Welcome to the 90-percent seminar of interaction design PhD student Anna Seravalli whose work deals with the opening of (tangible) production and commons. The seminar takes place in the Medea studio on February 27.
Date and time: February 27, 10-12
Location: Medea, Ö. Varvsgatan 11 A.
Opponent: Liam J. Bannon, Trento RISE; Professor (Emeritus), UL; Hon. Professor, Aarhus University
Provisional thesis title:
In the opening of production, attempts at composing formats for commons making
This thesis accounts for a designerly and compositional inquiry in social innovation.
Design is understood as a reflective conversation with the materials of a situation (Schön 1983), which means to consider design as a located emergent practice. This implies that design is discussed both in terms of outcomes (what it generates), as well as, of process (how it generates). Design is also being considered as a form inquiry (Schön 1983) where action is carried out in order to see what it leads to.
Compositionism represents a particular way of performing critique (Latour 2010), which entails, rather than imaging or proposing alternative futures, to engage in their construction. Thus, Compositionism entails a long-term engagement with human and nonhumans in a collective effort where the designer/researcher is just one of the participants. Compositionism allows also to articulate how and why certain alternative futures get legitimacy and acknowledgment, while others do not.
Social innovation is understood as a matter of open, collaborative and sharing processes that, by bringing together actors with diverse interests, and by redefining the relationships that bind them together (Murray et al. 2010), may lead to the emergence of new solutions, services, products and policies (Phills et al. 2008) that can empower more social and environmentally sustainable ways of living (Jegou and Manzini 2003, Meroni 2007, Jegou and Manzini 2008). Particularly, the focus of this inquiry is on the opening of production, looking at how openness, collaboration and sharing are affecting processes of value creation where both goods and services may be generated. The practices, which are opening production, and the expectations around them are composing a number of diverse futures. These possible (alternative) futures are moving towards very different directions and entailing a number of issues and challenges. This inquiry is an attempt at understanding a little bit more about how these futures come in to be and what they do entail, by formulating, on the basis of some designerly experimentations, a number of formats in relation to open, collaborative and shared-based production processes, where formats are understood as possible descriptive propositions grounded in practice, presenting some distinctive traits, but with some elasticity that allows to adapt and rework them in relation to context and change.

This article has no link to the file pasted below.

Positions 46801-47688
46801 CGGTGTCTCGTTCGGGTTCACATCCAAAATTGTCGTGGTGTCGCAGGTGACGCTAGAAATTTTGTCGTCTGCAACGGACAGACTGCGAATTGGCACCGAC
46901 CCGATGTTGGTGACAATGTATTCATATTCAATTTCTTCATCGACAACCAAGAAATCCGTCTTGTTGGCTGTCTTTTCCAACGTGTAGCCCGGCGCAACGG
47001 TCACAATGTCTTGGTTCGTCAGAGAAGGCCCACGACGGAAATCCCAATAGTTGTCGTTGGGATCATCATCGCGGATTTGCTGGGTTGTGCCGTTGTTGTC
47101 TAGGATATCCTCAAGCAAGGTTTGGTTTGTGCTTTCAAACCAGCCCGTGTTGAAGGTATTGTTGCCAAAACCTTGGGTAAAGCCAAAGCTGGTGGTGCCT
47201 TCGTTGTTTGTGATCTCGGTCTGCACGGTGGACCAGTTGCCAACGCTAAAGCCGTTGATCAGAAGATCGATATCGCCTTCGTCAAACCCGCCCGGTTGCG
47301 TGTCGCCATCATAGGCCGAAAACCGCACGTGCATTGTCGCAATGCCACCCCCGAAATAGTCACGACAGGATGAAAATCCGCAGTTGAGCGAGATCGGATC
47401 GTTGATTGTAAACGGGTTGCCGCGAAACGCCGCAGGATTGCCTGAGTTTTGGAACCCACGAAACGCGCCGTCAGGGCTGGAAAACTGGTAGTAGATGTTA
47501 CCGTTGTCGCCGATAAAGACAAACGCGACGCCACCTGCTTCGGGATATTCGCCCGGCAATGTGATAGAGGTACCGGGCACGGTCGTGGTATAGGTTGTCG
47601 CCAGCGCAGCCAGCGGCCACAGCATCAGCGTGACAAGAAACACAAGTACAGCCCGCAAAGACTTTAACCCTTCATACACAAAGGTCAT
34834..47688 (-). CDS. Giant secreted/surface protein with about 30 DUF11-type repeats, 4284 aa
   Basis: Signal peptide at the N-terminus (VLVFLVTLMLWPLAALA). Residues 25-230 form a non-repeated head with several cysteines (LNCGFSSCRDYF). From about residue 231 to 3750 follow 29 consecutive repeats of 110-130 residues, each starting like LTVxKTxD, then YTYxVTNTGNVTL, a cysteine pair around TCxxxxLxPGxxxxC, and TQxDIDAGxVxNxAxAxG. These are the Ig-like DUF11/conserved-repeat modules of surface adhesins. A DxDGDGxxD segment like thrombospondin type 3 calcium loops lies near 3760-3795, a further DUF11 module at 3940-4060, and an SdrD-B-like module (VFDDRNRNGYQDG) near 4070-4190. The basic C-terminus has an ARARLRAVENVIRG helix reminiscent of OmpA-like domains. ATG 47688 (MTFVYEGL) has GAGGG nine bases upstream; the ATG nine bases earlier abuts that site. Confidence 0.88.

This work attempts at providing formats in relation to two themes:
- outcome: formats in co-production (articulating processes of open, collaborative and shared-based production and their outcomes). Here the focus is on making sense of what emerged from the designerly experimentations, in terms of: the nature of the organizational formats, how they were initiated, set up, continued, and left, in which terms they got (or not) to travel as possible alternative futures and what kind of role did (the) design(er) play in them.
- process: a format in design for social innovation (articulating how design can be at play in social innovation and in processes of social change). Such a format entails long-term commitment, a collective effort, a multiplicity of agendas, the centrality of making. In a nutshell, it articulates what it takes to move from potentiality to actuality when it comes to co-production processes.
A copy of the dissertation manuscript can be given upon request to firstname.lastname@example.org.